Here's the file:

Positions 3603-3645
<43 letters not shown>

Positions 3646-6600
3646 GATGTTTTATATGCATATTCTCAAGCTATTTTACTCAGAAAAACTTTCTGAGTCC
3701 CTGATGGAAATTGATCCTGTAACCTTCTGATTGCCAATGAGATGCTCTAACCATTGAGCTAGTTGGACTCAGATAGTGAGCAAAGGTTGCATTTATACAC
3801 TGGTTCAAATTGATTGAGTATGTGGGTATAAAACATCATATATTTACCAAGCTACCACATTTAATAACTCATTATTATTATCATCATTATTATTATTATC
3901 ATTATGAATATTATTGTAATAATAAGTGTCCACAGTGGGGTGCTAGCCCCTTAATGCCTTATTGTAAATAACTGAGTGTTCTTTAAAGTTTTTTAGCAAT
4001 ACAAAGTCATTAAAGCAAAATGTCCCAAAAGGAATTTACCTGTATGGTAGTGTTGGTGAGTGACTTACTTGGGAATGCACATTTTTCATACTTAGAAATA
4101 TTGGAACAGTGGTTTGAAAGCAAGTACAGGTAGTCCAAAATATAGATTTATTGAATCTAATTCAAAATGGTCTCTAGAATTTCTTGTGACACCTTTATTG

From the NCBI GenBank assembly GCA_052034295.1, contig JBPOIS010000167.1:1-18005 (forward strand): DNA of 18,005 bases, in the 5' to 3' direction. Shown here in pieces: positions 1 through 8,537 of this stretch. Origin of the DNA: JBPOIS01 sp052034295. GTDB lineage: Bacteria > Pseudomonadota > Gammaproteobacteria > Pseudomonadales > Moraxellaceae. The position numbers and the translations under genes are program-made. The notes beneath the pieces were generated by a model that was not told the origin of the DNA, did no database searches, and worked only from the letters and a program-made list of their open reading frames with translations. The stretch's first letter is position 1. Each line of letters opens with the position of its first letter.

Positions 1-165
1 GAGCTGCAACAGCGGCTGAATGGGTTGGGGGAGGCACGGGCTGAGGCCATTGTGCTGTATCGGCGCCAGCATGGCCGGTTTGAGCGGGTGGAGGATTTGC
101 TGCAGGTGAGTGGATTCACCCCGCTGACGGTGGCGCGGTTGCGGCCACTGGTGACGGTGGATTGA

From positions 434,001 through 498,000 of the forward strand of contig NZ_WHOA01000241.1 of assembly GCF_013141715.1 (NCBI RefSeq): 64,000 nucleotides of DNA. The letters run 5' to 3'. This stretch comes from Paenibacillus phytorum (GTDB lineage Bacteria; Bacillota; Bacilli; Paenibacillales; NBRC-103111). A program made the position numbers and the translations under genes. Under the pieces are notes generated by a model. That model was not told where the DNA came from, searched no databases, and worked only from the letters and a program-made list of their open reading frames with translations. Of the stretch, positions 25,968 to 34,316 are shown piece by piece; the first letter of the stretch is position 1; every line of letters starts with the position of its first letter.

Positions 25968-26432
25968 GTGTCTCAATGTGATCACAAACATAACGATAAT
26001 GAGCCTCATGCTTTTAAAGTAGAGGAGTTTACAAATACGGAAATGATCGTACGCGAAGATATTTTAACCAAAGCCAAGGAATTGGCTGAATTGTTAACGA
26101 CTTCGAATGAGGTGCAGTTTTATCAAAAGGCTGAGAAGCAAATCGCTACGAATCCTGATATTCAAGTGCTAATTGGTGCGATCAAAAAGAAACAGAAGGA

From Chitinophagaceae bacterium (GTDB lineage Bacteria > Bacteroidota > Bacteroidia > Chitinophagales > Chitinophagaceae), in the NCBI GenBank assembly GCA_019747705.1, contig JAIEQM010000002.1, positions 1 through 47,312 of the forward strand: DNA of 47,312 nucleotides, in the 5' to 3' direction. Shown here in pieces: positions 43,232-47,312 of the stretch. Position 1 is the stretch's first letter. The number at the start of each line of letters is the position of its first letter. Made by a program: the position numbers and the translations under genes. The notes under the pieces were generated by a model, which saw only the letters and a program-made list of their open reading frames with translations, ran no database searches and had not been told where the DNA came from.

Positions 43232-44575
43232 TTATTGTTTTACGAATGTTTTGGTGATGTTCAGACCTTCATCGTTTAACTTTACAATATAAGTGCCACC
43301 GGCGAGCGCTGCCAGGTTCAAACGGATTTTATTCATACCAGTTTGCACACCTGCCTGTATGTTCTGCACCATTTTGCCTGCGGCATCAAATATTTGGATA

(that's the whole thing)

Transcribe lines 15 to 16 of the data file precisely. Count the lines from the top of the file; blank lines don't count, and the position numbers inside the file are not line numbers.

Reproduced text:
Positions 25968-26432
25968 GTGTCTCAATGTGATCACAAACATAACGATAAT